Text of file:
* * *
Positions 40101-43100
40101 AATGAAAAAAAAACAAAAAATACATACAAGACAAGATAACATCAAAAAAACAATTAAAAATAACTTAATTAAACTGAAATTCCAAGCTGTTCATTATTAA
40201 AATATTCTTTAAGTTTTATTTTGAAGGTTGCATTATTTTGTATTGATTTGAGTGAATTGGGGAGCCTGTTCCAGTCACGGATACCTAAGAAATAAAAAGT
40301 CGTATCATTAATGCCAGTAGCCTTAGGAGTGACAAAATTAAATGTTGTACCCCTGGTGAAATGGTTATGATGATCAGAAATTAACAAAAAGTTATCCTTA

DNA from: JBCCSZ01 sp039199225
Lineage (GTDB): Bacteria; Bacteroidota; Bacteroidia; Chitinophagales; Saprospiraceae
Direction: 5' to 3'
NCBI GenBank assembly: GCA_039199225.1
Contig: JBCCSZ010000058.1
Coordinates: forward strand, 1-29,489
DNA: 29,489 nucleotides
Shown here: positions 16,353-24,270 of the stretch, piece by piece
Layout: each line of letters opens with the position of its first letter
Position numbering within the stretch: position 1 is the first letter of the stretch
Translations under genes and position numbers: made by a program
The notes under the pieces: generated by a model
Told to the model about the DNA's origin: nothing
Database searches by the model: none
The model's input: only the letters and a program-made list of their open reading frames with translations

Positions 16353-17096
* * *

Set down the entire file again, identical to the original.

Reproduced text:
Positions 40101-43100
40101 AATGAAAAAAAAACAAAAAATACATACAAGACAAGATAACATCAAAAAAACAATTAAAAATAACTTAATTAAACTGAAATTCCAAGCTGTTCATTATTAA
40201 AATATTCTTTAAGTTTTATTTTGAAGGTTGCATTATTTTGTATTGATTTGAGTGAATTGGGGAGCCTGTTCCAGTCACGGATACCTAAGAAATAAAAAGT
40301 CGTATCATTAATGCCAGTAGCCTTAGGAGTGACAAAATTAAATGTTGTACCCCTGGTGAAATGGTTATGATGATCAGAAATTAACAAAAAGTTATCCTTA

DNA from: JBCCSZ01 sp039199225
Lineage (GTDB): Bacteria; Bacteroidota; Bacteroidia; Chitinophagales; Saprospiraceae
Direction: 5' to 3'
NCBI GenBank assembly: GCA_039199225.1
Contig: JBCCSZ010000058.1
Coordinates: forward strand, 1-29,489
DNA: 29,489 nucleotides
Shown here: positions 16,353-24,270 of the stretch, piece by piece
Layout: each line of letters opens with the position of its first letter
Position numbering within the stretch: position 1 is the first letter of the stretch
Translations under genes and position numbers: made by a program
The notes under the pieces: generated by a model
Told to the model about the DNA's origin: nothing
Database searches by the model: none
The model's input: only the letters and a program-made list of their open reading frames with translations

Positions 16353-17096